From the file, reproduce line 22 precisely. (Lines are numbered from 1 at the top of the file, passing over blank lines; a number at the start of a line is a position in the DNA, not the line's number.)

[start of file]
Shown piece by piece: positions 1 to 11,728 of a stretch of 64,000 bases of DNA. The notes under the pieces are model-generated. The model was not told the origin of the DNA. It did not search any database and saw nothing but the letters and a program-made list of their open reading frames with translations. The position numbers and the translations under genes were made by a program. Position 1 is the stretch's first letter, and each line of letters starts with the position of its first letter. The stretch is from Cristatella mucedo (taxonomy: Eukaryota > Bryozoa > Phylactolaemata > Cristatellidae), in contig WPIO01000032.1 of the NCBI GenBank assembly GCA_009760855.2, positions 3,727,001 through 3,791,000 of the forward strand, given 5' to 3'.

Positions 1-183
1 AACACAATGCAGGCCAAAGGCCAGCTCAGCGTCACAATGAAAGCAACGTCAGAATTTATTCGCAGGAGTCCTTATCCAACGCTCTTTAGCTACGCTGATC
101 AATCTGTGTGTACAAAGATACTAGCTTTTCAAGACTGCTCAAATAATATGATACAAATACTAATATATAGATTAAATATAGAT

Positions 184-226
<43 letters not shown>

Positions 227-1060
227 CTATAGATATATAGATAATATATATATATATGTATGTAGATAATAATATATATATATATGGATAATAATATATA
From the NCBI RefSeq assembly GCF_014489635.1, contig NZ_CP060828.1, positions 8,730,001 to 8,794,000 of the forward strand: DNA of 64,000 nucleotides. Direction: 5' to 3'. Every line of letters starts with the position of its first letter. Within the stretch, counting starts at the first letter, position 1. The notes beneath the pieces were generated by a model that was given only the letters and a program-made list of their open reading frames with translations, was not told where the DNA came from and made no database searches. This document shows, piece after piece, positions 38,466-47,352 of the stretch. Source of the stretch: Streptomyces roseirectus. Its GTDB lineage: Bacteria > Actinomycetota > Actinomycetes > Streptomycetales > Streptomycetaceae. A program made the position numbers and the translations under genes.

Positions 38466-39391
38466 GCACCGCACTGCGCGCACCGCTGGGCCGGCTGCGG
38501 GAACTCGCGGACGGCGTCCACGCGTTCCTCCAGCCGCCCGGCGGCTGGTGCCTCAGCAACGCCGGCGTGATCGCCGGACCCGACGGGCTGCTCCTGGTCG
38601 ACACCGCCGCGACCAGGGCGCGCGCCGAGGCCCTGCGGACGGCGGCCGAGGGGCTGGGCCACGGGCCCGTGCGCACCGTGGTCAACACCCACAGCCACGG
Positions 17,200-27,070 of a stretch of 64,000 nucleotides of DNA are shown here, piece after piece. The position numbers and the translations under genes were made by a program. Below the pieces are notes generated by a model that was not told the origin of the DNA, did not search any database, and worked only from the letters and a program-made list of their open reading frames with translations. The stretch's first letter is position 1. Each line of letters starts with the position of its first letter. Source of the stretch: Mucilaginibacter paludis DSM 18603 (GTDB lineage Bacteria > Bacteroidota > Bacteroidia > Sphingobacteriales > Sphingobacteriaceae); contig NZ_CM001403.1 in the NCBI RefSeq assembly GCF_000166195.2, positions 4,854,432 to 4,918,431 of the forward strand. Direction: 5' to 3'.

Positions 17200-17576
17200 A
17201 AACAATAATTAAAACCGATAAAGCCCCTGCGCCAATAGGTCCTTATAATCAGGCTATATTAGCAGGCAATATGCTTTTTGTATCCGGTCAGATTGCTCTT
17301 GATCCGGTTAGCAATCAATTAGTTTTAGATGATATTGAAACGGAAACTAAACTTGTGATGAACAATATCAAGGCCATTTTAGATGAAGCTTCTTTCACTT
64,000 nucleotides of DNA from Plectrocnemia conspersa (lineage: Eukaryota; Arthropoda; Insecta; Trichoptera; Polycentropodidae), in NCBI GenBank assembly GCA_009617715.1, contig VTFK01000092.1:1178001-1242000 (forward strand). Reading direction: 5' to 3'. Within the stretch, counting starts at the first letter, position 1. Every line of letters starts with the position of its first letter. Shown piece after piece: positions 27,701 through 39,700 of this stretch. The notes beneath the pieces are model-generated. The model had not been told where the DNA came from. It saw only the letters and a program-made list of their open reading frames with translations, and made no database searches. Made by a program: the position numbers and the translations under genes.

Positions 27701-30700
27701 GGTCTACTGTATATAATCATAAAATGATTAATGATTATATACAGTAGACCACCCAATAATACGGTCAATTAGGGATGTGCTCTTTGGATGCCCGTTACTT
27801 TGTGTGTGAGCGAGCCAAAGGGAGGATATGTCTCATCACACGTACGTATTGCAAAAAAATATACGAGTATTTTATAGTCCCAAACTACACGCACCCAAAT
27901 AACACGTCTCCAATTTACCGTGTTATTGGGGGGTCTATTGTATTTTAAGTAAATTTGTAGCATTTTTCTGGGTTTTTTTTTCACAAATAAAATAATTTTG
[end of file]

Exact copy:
27801 TGTGTGTGAGCGAGCCAAAGGGAGGATATGTCTCATCACACGTACGTATTGCAAAAAAATATACGAGTATTTTATAGTCCCAAACTACACGCACCCAAAT